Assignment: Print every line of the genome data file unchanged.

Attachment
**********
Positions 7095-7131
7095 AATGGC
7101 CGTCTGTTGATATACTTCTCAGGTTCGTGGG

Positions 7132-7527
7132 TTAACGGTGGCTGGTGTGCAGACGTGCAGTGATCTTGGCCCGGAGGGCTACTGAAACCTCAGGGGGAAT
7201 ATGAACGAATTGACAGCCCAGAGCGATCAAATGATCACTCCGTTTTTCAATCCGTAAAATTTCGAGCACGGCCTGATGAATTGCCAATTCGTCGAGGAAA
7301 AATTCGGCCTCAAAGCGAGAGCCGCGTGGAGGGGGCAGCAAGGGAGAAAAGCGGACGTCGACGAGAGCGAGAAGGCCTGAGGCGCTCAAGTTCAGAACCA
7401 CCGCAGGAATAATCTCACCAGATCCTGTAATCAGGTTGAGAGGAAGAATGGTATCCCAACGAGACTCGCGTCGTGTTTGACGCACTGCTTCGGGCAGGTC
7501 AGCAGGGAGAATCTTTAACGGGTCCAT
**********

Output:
Positions 7095-7131
7095 AATGGC
7101 CGTCTGTTGATATACTTCTCAGGTTCGTGGG

Positions 7132-7527
7132 TTAACGGTGGCTGGTGTGCAGACGTGCAGTGATCTTGGCCCGGAGGGCTACTGAAACCTCAGGGGGAAT
7201 ATGAACGAATTGACAGCCCAGAGCGATCAAATGATCACTCCGTTTTTCAATCCGTAAAATTTCGAGCACGGCCTGATGAATTGCCAATTCGTCGAGGAAA
7301 AATTCGGCCTCAAAGCGAGAGCCGCGTGGAGGGGGCAGCAAGGGAGAAAAGCGGACGTCGACGAGAGCGAGAAGGCCTGAGGCGCTCAAGTTCAGAACCA
7401 CCGCAGGAATAATCTCACCAGATCCTGTAATCAGGTTGAGAGGAAGAATGGTATCCCAACGAGACTCGCGTCGTGTTTGACGCACTGCTTCGGGCAGGTC
7501 AGCAGGGAGAATCTTTAACGGGTCCAT